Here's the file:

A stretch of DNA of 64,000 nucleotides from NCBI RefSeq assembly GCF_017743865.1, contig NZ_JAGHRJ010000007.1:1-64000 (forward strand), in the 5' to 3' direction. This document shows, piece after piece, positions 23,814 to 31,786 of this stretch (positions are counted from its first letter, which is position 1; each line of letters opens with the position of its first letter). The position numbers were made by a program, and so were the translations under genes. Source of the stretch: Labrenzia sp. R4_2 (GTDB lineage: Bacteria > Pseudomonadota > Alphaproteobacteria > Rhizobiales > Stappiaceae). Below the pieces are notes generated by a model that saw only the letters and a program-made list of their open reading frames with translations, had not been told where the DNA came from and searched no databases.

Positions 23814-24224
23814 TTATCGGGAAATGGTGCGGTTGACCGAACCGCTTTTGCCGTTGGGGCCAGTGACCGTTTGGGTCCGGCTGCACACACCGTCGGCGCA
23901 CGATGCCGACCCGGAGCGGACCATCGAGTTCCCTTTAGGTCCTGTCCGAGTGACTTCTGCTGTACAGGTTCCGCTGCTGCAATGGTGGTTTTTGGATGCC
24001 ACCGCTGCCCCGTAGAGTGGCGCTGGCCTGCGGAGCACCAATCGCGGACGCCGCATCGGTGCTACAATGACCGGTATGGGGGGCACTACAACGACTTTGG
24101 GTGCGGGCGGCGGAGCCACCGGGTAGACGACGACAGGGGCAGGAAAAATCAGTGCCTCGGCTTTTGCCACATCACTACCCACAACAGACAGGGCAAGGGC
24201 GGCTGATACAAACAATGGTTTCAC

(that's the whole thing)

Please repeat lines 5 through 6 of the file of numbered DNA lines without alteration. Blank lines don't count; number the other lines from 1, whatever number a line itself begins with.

24001 ACCGCTGCCCCGTAGAGTGGCGCTGGCCTGCGGAGCACCAATCGCGGACGCCGCATCGGTGCTACAATGACCGGTATGGGGGGCACTACAACGACTTTGG
24101 GTGCGGGCGGCGGAGCCACCGGGTAGACGACGACAGGGGCAGGAAAAATCAGTGCCTCGGCTTTTGCCACATCACTACCCACAACAGACAGGGCAAGGGC